But I don’t know anything about packaging
Packaging can be hard. I can think of countless projects off the top of my head that have their own deployment scripts, or a list of instructions on their wiki page on how to get something installed. We can gather all of those and put them in the charm store. Take your deployment script (in whatever language you want), submit it to the store, and your software is ready to go. We can build on top of other charms:
juju deploy -n3 mongodb # We’d like a MongoDB replicaset, 3 nodes please! juju deploy --config node-app.yaml node-app # Then deploy my node application from source using the node-app charm with config information juju add-relation mongodb node-app # Hooks fire off and my application now talks to the mongodb replicaset juju expose node-app # Open the port, serve my app!
What if every node.js application was deployable this way? Rails. Whatever you’re into. All of it. That is what we’re building in the juju charm store, the ability for people to do just that. All of a sudden if your project isn’t in the Ubuntu archive you can still reach your users. Publish your charm after the release is already out and keep it up to date. We move out of the way and give you a solid OS; you deploy the stack you want how you want it. Wouldn’t it be great then if we could:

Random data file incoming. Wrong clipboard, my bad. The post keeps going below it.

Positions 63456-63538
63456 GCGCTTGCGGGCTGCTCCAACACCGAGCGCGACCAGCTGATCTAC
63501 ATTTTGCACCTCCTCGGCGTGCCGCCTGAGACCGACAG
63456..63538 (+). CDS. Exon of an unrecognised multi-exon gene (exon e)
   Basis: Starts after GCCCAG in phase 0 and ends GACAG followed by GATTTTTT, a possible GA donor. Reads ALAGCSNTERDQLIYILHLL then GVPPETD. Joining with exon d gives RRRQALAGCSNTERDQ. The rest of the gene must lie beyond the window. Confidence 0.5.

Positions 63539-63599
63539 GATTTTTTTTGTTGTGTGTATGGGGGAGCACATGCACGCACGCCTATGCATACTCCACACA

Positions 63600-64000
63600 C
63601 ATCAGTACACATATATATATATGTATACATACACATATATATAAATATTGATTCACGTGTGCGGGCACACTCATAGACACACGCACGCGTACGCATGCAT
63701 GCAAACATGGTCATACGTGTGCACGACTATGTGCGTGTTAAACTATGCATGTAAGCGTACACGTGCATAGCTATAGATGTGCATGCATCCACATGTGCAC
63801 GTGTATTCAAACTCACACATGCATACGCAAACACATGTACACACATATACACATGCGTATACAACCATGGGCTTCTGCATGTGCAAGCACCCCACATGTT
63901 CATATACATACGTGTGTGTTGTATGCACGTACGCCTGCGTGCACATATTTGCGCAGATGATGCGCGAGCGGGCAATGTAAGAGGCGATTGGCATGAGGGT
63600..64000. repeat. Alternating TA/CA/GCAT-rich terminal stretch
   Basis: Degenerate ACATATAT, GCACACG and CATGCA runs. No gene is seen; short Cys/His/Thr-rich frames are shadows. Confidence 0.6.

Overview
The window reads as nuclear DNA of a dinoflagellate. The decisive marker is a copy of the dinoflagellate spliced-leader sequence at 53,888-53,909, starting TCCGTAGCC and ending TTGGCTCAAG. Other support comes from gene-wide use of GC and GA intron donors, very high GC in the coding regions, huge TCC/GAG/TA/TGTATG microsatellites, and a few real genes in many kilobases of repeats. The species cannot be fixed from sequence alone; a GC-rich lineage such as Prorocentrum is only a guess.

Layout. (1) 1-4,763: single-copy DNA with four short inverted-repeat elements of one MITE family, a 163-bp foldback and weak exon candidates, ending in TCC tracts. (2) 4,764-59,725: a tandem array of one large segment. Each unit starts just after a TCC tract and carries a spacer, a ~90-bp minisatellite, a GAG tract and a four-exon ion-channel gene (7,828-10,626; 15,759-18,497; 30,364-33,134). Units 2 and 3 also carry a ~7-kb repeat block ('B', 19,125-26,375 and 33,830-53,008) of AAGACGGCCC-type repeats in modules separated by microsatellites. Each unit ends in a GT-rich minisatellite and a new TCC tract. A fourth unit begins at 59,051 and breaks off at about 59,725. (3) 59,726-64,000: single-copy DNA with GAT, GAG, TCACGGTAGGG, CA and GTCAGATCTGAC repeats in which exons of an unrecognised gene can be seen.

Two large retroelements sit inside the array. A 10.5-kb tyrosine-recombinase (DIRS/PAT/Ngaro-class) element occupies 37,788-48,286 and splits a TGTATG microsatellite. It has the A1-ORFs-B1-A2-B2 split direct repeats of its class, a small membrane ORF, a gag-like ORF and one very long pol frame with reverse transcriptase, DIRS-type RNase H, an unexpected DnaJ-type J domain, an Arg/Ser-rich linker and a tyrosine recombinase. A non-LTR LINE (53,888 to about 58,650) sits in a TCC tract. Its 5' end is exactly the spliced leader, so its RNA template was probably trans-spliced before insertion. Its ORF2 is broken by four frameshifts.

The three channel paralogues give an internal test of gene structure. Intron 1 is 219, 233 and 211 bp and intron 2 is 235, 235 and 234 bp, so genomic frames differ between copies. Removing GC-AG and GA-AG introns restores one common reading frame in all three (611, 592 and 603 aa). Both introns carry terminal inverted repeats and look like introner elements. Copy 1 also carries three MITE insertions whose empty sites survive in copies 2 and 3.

juju publish # But we don't have this yet.
So for that part you’ll have to push a branch, but you can see where we want to go. And then your application is available via
juju deploy ~yourname/yourapp. Submit it to the store, get it reviewed, and it becomes
juju deploy yourapp. It’s not so much about juju itself as it is about having a place where devops can collaborate around services.